HAVANA TIMES — Shortly after arriving from Russia (yes, I was in Russia for a couple weeks, visiting relatives), I noticed that Cuban television has introduced an innovative new program – added a new section to the news, to be more exact – with the suggestive name of “Cuba Says.”
It is a brief editorial segment aired some days of week, in which journalists interview people on the street and government officials, as well as authorities from different local and business sectors.
This past Tuesday, they focused on how bad public transportation is in Cuba.
Everyone knows that Cuba’s transportation system (public transportation, that is, not the means of getting around rented out, lent or otherwise privately offered to government officials, the well-to-do or tourists) is in dire straits. What’s interesting for me is seeing a Cuban television program say what one has grown accustomed to hear on the street, and not without considerable courage and decorum.
It would seem the segment hopes to let some fresh air into the far from transparent universe of Cuban television (ideologically saturated with political diatribes and bourgeois pop culture).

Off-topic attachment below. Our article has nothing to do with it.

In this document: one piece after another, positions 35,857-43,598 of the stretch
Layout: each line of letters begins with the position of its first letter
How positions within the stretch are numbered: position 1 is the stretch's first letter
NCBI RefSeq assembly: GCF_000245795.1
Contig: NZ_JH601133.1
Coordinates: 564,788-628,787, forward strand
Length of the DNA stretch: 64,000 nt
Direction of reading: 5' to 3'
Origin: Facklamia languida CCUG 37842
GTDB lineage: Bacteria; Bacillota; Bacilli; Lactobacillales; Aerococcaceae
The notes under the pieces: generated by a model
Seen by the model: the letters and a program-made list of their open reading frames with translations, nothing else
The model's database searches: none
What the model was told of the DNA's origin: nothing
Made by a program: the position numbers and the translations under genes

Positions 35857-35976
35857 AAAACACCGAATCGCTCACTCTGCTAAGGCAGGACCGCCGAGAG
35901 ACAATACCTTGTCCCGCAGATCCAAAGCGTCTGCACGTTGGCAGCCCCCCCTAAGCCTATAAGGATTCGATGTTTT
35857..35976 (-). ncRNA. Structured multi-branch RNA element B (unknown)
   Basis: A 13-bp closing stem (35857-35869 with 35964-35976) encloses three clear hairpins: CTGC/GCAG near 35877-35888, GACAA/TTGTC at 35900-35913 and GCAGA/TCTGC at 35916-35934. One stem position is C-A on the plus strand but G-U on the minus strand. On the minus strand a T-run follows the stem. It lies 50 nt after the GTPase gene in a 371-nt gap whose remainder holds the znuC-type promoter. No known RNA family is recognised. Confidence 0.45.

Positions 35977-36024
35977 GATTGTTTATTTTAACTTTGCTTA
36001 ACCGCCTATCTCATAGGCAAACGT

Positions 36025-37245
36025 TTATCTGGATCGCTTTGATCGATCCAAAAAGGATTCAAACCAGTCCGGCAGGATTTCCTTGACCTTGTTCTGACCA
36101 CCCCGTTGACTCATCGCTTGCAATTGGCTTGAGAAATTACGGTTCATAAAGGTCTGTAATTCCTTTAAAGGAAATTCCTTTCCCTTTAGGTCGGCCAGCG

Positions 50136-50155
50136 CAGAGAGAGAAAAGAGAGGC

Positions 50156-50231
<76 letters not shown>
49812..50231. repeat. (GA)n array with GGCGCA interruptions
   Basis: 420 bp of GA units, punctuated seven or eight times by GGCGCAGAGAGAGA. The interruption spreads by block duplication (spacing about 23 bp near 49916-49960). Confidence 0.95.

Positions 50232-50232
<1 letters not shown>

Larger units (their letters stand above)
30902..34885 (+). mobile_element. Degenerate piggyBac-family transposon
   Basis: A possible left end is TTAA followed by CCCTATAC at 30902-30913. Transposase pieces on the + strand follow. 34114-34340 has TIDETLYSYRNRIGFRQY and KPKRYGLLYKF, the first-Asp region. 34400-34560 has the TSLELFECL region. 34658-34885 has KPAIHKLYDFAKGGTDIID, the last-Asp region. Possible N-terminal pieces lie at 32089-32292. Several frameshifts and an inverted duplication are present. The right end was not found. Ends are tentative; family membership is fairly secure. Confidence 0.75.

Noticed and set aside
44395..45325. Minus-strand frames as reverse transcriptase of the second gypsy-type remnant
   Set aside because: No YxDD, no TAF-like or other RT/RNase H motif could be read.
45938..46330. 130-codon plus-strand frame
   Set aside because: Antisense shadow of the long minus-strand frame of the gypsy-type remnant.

As one would expect, the customer complains, the manager makes excuses, and people go on familiar (and not unfounded) rants about shortages and the lack of work ethic or scruples or organization.
What I don’t hear are concrete proposals. It is reasonable to assume that, if a driver employed by the State has some “under the table” dealings, the same thing could happen with a driver working in a co-op if faced with material shortages. The drive to make profits tends to edge people closer and closer to privatizing and individualist patterns of behavior.
In the case of transportation sector, a consumer cooperative could be the first step to overcome current difficulties, particularly for those people who have to travel regularly. No one even suggests this, however.
Generally speaking, the media impose a cognitive map of the situation in which you have people who know things, have studied everything in depth and happen to be the ones in charge. The thing is, they’re in charge and nothing changes. Those at the “bottom” can at least complain on television now.
It’s not a bad start. However, this same Cuban news program tells viewers that another seminar aimed at teaching Cuban officials to become “leaders” in is in the works.
I wonder how many Cuban officials are true leaders, in their own offices, even.
Transparency does not, in and of itself, create the feedback that we would need to build a truly democratic, libertarian society.
When the tide of complaints heard in Cuba’s evening news recedes, we are left with the same old familiar sediment of anxiety.